If Phil Jackson Desires Coaching, Please Ignore the Hearsay in Chicago
The entire world recognizes that he’s one of the most decorated coaches in the NBA by accomplishing more than the average coach. Aside from all the LeBron James melodrama captivating the attention as he becomes a free agent this summer, the Chicago Bulls are pursuing in an extreme makeover to revamp around a young and talented core.
It’s easy to forget that James, who is now the biggest curiosity in sports, is perceived as the appealing blockbuster name in the NBA market this summer, when reportedly Phil Jackson, the greatest coach in sports history, is speculated to leave Los Angeles and return to Chicago.
While simultaneously applauding the hippie of the ‘70s era and perfectionist with 10 rings, he’s targeted by the Bulls if James signs with Chicago this summer. It’s understandable that his unique coaching trends are the genetics of a psychologist entertaining a mysterious patient with mind games.
There is rumor lingering that he’ll return to Chicago and rebuild a foundation among a turbulent franchise, operated by an embattled general manager, John Paxson. The maelstrom of an underachieving franchise is gently dismantling under Paxson’s poor personnel decisions.
And since the ending of the Michael Jordan reign in Chicago, the Bulls have collapsed and plunged, becoming inferior within the Eastern Conference and harmless in making a paramount playoff run, merely winning one playoff series in years.
The state of the Bulls, seemingly, illustrates a promising future when the franchise brings in a finesse head coach and a savvy superstar to join the growing tandem of Derrick Rose and Joakim Noah. However, if James was to sign with the Bulls, he’ll have a supporting cast with Rose, a priceless point guard who could dish the ball to LeBron as he levitates for one of his electrifying dunks.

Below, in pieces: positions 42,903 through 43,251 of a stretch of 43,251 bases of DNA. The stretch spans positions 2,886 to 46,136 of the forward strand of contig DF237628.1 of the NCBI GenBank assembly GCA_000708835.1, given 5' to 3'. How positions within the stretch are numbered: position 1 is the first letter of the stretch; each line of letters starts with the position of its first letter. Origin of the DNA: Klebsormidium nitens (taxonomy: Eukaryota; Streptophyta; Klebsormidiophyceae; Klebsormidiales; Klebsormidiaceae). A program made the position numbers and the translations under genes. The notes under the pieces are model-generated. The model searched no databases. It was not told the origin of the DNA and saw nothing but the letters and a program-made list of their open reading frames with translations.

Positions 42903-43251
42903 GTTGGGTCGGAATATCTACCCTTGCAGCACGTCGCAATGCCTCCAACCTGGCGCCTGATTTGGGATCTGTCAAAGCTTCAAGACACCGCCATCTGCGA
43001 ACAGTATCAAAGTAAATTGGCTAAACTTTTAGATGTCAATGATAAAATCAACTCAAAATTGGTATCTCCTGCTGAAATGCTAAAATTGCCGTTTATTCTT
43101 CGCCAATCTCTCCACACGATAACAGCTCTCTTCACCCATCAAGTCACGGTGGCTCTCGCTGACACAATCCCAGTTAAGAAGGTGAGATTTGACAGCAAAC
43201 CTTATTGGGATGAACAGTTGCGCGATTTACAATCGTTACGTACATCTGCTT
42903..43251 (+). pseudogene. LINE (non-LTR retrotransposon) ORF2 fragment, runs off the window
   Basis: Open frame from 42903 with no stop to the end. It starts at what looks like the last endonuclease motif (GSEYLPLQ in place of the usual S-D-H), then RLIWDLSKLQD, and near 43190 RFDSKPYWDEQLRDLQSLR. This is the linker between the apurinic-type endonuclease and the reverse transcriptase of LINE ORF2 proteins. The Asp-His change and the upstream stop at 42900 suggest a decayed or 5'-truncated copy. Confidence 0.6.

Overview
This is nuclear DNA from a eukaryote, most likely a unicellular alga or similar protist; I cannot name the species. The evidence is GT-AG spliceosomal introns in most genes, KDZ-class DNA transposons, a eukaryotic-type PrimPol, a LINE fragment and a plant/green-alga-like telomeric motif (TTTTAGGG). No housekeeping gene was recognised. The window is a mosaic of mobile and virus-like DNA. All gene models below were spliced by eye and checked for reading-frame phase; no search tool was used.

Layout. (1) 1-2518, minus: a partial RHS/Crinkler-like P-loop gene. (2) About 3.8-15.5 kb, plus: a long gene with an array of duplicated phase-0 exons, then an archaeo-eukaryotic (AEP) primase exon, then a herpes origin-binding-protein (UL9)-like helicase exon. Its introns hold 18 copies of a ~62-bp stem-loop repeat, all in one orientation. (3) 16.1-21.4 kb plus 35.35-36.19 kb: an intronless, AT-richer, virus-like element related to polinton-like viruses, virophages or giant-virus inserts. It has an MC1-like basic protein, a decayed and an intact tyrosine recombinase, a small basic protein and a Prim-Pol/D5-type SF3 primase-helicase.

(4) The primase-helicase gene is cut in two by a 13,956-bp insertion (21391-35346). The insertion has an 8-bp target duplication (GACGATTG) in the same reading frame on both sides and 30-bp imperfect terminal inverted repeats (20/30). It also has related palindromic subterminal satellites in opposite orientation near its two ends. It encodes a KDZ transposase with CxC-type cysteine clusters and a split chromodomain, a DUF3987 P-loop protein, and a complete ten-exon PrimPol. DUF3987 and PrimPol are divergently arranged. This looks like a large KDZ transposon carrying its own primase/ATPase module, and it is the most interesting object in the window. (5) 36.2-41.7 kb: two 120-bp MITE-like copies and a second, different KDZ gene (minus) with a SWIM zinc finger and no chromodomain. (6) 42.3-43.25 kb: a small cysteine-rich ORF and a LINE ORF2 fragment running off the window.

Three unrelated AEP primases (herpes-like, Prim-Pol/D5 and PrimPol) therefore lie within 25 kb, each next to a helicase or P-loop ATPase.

It’s sensible to suggest that he’ll accept an offer sheet from the Bulls, despite playing in the shadows of the legendary guard of all-time Jordan. He realizes that he’ll have an easy task, sharing the ball with Noah, a flourishing post player energized to break out in conclusive moments.
It’s probably a mutual notion for Phil, the Zen Master as well, who has mettle that he could mold and develop a talented core in Chicago. As the President of the United States lobbies for James, some are persuading Jackson to come back and resuscitate the disoriented Bulls, with his well-respected coaching method.
Given his resume of amassing a total of 10 titles with two franchises, his name makes the most sense. But a reunion with Jackson isn’t such an ingenious conception and doesn’t seem realistic, simply for aiming closer towards retirement.
If he ever leaves the Lakers, Jackson would depart from coaching to hang up a miraculous career and avoid the unnecessary stress and burdens of rebuilding framework surrounding two top-tier players. The Lakers are amongst a back-to-back title run, but now are interrupted with all the hoopla and an ongoing saga of Jackson possibly eluding the Hollywood life to reside in a lively Chi-Town.
It was late Monday when ESPN reported that Jackson was inquired to return to an avid sports town, where most of his success was derived, winning six championships with Jordan amid NBA’s greatest dynasty. If anything, he remains the head coach of the Lakers and whistles from the sideline at Staples Center.